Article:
it or hate, Gone with the Wind is a true Hollywood classic and
since its release in 1939, the movie has only grown in popularity. Even
though the movie was shrouded in many problems, somehow it excelled and
became the template of movies to come and this my friends was truly an
movie even contains one of the world's most memorable Hollywood lines
with "Frankly my dear, I don't give a damn" which is still heavy quoted
and thanks to Clark Gable as Rhett Butler and Vivien Leigh as Scarlett
O'Hara, Gone with Wind also boasted an ageless story that is still quite
watchable and relatable even today, after 70 years.
The story revolves around Southern beauty
Scarlett O'Hara during the Civil War who is involved in a love triangle
between gentlemen Ashley Wilkes (Leslie Howard) and his opposite, Rhett
Butler. As both men attempt to woo Scarlet, eventually Ashley marries
Melanie, believing that she is more grounded than the hot-tempered
course Scarlett moves on and eventually marries Rhett after another
marriage, however she is still thoroughly in love with Ashley. Of
course, this is where the heat begins and that famous Hollywood phrase
comes into play that will send shivers up your spine.
beautiful cinematography and a majestic musical score, it's easy not to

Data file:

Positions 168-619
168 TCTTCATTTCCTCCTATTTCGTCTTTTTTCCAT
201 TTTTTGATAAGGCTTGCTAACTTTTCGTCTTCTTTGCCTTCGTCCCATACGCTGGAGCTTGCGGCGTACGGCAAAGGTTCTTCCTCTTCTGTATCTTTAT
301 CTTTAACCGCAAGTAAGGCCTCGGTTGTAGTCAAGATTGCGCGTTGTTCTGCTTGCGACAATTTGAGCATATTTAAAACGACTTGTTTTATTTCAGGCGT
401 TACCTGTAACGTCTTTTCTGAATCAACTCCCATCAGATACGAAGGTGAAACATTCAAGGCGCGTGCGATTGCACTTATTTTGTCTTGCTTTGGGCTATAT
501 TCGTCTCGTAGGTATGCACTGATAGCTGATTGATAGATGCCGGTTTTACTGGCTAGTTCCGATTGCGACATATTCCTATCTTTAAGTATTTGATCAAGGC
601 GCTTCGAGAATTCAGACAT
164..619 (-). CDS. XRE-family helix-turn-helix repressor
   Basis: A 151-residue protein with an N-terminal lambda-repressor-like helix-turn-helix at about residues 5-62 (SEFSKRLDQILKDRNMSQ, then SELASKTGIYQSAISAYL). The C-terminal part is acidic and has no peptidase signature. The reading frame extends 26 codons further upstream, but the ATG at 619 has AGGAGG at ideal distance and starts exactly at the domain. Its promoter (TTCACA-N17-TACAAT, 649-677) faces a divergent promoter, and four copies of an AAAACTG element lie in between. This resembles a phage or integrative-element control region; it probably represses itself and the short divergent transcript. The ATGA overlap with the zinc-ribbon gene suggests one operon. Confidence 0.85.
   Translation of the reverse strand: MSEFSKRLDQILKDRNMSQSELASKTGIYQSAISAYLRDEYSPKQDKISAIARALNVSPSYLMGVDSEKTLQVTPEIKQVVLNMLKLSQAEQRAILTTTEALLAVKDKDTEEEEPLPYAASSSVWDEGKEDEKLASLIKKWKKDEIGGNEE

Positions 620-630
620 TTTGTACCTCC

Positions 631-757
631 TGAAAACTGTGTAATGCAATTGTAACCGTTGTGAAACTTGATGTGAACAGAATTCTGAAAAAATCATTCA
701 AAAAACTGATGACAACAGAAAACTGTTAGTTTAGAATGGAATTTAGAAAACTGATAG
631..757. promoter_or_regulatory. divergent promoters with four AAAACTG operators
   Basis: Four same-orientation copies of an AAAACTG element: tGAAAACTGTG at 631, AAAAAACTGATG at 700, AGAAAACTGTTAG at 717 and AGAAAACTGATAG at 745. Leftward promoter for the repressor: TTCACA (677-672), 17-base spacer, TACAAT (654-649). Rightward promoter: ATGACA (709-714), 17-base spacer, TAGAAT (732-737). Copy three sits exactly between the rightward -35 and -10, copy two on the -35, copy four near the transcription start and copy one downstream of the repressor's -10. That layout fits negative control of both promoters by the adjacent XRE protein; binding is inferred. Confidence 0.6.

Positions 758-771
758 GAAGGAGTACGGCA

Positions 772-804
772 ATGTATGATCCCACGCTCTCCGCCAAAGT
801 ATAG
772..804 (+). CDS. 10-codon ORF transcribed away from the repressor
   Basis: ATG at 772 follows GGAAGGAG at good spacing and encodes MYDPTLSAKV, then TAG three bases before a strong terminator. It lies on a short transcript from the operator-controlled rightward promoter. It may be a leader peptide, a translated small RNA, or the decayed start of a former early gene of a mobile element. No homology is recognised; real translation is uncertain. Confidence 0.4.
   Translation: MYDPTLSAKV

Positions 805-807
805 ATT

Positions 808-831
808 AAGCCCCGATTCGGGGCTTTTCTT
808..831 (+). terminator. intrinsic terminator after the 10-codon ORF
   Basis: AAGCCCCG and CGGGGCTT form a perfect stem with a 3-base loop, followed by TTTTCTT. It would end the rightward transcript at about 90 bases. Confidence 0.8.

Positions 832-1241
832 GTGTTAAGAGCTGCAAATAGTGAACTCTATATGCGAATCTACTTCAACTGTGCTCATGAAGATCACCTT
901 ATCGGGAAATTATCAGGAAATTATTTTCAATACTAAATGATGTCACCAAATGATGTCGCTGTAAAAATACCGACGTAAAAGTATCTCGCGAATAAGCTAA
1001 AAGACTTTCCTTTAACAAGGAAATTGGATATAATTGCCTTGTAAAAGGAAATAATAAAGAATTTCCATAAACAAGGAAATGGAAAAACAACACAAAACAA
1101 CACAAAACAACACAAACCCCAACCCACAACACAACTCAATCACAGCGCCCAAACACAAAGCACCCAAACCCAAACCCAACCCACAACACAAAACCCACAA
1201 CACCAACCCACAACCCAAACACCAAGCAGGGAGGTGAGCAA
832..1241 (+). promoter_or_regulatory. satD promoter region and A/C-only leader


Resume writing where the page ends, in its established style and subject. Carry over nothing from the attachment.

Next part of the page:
get lost in this timeless classic, especially with the gorgeous sounding
Southern accents and amazing dialogue that all cast members get quite
involved in. However without Gable and Leigh, this movie would no way be
as near as the masterpiece it became.
I commend Warner Bros for restoring these Golden Age of Hollywood greats
and Gone with the Wind is no exception to the rule which looks simply
stunning on Blu-ray. The restoration of Gone with the Wind has truly
revolutionised the picture quality and although it still contains that
classic Hollywood charm, the image quality, colours are truly
outstanding, even the backgrounds.
However the standout moment of the film is definitely the amazing red
dress that Scarlett O'Hara wore which made her a temptress not to be
crossed and one who usually gets want she wants. With strong levels of
black, one could almost be mistaken in thinking that this movie was
filmed more recently, rather than 70 years ago. The only drawback to the
restoration is the sound quality which seems a little muted, however
considering that Dolby Digital 5.1 was not even a thought in 1939,
Warner have done a rather impressive job at creating the 5.1 mix.
What more is there to say but a perfect
Hollywood classic on Blu-ray!